Seriously though - it would have been worse. hugs.

July 18, 2013 | Unregistered CommenterAngele @shoeboxbegone

Oh I'm so sorry. What an awful day.

July 18, 2013 | Unregistered CommenterKorinthia

Oh, I've been there. My 6.5 year old took a header onto a tile floor, and lost a permanent tooth (front top), fractured his jaw in two places, and had multiple stitches inside his mouth and on his lower lip. He had his tooth removed in the Pediatric ER, and then spent 2 more nights in the hospital because he wouldn't drink anything until he was allowed to use a straw again. :-(

You aren't doing anything for his teeth yet? Our dentist recommended a semi-permanent space maintainer, and then a bridge to hold him until he's an adult and can have an implant... maybe that's not an option, though, when you lose more than one.

I'm sorry this happened. Regardless of physical abilities, little boys sure are scary!

July 18, 2013 | Unregistered CommenterStephen's Mom

Aw, this sucks. Sorry this happened to Knox, and to you. My daughter had her two front teeth broken on a potted plant when she was younger. She went so long without front teeth that I had almost forgotten she was supposed to have them. They look fine now. But there is a scar on her lip. Most of the time I don't notice, but when I do, I feel a tinge of sickness ... like I failed her. But has anyone ever escaped childhood without scars? I know that I had my face split open and 22 stitches under my nose when I was a kid. I can only imagine how my mother felt about that one. It healed up fine. No one ever notices it, except her maybe. I certainly don't.

July 18, 2013 | Unregistered CommenterCoffee with Julie

Oh jeez! I cringed while I read, but at the same time I just can't get over how freaking cute he is! Seriously!

I'm so sorry you all went through such a rough time, but we all have you in our thoughts! <3!

July 18, 2013 | Unregistered CommenterSarah

I like toothless grins and that hair too! I am sorry you all had such a rough week and I wish I could erase that sound from your memory. Big hugs T and one for Ken and a big one for Knox too!

July 18, 2013 | Unregistered CommenterNatasha

It sucks so bad when your children get hurt...hope tomorrow is a better day and yay for the elavator giggle. :) He is just so adorable...

July 18, 2013 | Unregistered CommenterThe Redneck Princess

Cringing at the thought of him hitting the pavement, but also of having to hold him down. But then smiling at the thought of knowing you can handle it and that you got a laugh out of it (because horrifying old people is fun, it's just true).

July 19, 2013 | Unregistered CommenterArnebya

Oh my gosh. I do understand. I can still see my mom, holding my 8 month old son face out, as she tripped and started to fall. And she did...both of their faces hit the cement, but she had turned my son slightly to her shoulder and she took the brunt of it.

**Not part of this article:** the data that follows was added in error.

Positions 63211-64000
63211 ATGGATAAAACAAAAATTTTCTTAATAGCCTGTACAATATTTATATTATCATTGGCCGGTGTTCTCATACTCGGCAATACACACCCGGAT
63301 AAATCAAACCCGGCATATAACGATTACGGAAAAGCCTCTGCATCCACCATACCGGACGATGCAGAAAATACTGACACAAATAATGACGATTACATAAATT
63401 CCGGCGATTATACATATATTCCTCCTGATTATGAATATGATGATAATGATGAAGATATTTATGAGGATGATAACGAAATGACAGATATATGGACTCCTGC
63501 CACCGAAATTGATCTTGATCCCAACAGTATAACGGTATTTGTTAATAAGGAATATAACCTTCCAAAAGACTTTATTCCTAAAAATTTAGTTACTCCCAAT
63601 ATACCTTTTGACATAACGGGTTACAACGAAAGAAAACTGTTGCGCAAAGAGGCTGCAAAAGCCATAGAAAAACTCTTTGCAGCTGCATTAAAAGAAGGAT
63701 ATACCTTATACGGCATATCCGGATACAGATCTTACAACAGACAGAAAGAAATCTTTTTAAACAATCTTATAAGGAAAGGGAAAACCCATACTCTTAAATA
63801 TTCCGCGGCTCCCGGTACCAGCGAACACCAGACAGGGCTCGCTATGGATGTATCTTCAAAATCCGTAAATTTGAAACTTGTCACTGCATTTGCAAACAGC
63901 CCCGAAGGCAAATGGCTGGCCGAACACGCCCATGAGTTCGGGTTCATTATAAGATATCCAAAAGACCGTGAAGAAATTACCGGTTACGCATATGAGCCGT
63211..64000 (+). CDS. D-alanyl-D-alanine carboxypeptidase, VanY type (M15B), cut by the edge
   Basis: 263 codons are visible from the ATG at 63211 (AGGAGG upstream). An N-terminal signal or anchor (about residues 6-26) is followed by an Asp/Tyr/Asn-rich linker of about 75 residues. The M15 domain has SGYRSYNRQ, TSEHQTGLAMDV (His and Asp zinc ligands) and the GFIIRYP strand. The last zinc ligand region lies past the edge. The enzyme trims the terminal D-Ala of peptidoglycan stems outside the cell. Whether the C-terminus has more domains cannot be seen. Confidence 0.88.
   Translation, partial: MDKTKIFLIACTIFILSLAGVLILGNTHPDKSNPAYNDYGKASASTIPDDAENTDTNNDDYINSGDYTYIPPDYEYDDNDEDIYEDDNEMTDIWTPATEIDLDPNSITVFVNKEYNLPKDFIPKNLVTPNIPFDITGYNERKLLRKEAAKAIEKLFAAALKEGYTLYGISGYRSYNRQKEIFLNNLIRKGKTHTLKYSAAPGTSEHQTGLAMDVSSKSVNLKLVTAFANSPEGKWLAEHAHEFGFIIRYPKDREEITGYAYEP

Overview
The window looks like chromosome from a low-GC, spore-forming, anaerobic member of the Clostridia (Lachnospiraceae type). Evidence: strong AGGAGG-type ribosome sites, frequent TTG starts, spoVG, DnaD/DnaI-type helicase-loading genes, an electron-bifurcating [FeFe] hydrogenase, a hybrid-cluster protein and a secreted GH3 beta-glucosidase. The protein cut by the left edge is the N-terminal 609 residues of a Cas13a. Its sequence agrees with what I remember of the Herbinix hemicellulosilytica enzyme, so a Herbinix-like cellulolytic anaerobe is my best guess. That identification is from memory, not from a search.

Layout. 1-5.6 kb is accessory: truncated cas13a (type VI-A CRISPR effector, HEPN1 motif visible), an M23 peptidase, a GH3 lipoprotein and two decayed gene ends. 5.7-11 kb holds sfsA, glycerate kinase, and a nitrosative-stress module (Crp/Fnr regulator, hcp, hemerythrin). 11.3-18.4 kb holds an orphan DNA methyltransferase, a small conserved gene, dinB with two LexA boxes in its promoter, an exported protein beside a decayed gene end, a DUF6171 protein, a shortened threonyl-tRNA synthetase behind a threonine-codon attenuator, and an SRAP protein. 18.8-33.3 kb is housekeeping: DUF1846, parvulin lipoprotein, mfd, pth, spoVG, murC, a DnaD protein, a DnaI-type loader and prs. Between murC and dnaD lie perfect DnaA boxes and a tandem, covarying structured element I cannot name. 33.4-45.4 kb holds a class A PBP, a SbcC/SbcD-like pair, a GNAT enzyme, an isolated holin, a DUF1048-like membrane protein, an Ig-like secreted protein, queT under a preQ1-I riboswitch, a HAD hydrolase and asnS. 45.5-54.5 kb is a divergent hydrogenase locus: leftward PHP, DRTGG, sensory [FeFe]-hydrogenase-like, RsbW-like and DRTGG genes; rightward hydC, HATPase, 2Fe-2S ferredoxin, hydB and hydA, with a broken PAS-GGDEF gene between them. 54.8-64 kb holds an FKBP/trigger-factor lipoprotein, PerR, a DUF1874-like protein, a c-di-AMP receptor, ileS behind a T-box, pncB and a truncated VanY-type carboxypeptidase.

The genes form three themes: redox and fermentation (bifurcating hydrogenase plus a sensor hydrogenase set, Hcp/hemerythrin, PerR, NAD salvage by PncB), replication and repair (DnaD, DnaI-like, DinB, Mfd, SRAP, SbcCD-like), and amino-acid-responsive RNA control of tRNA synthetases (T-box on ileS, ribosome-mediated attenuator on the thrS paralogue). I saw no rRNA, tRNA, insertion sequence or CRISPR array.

I just read (nerd alert) that the whole time slowing down during an accident is very scientific. Apparently (by the way, I'm a history teacher so you know...I could be making this stuff up) the brain is able to process in EXTREME FAST FORWARD (like a dvd) and as a result, your eyes don't keep up. So while time is actually NOT standing still nor slowing down, your brain is in overdrive attempting to come up with a solution for the situation.

You probably already knew that and I've just annoyed you :-)

July 19, 2013 | Unregistered CommenterKristin

The whole time my heart broke a little more for you and him. I laughed out loud when you told about the old lady at the elevator.
That much of been hard to go through, but you told it so beautifully.
You are such an amazing writer and inspirational.

July 19, 2013 | Unregistered CommenterAlma

Poor Knox! It must have been horrifying to watch it happen and know that you couldn't stop it. You're right, though, it could have been so much worse. Teeth can be fixed/replaced and bumps and bruises will heal.

I (almost) feel bad for the old lady but that was definitely funny :)

July 19, 2013 | Unregistered CommenterKat


Just a few short months ago my son with Autism came home after an afternoon with his respite worker- she had taken him to her farm to play with her teens and ride horses and have a great time. They walked in the door and my son's face was covered in scrapes and his front permanent tooth was broken off and his lip was very broken and poofy. His dear sweet respite worker had been crying and said "do you want the good news or bad news first?". The good news? He was ok. The bad news? Her teenage son had taken my son on a sled behind the snowmobile without her permission and crashed the sled resulting in my son bashing his face on the sled and breaking off his tooth.

Her son was waiting to apologize to me for disobeying his mother and injuring my son and I just said "accidents happen" because I am fairly certain that boy is never going to forget the blood and tooth bits all over my sons face!

My poor son was in so much pain. And it was horrible holding him down while our local dentist gave him a cap on his tooth because waiting to get into a paediatric dentist in the city just wasn't an option with the nerve exposed. Autism & the dentist are NOT a good combination as I am sure you know.

My son still hates his fake tooth. It feels funny and looks "wrong" and the dentist told him it would "die" and need to be replaced because it is only temporary and it hurt so bad that he is now even MORE terrified of dentists...

the whole thing was a nightmare.

BUT he survived a snowmobile incident where he was not wearing a helmet (!!!) with only a broken tooth!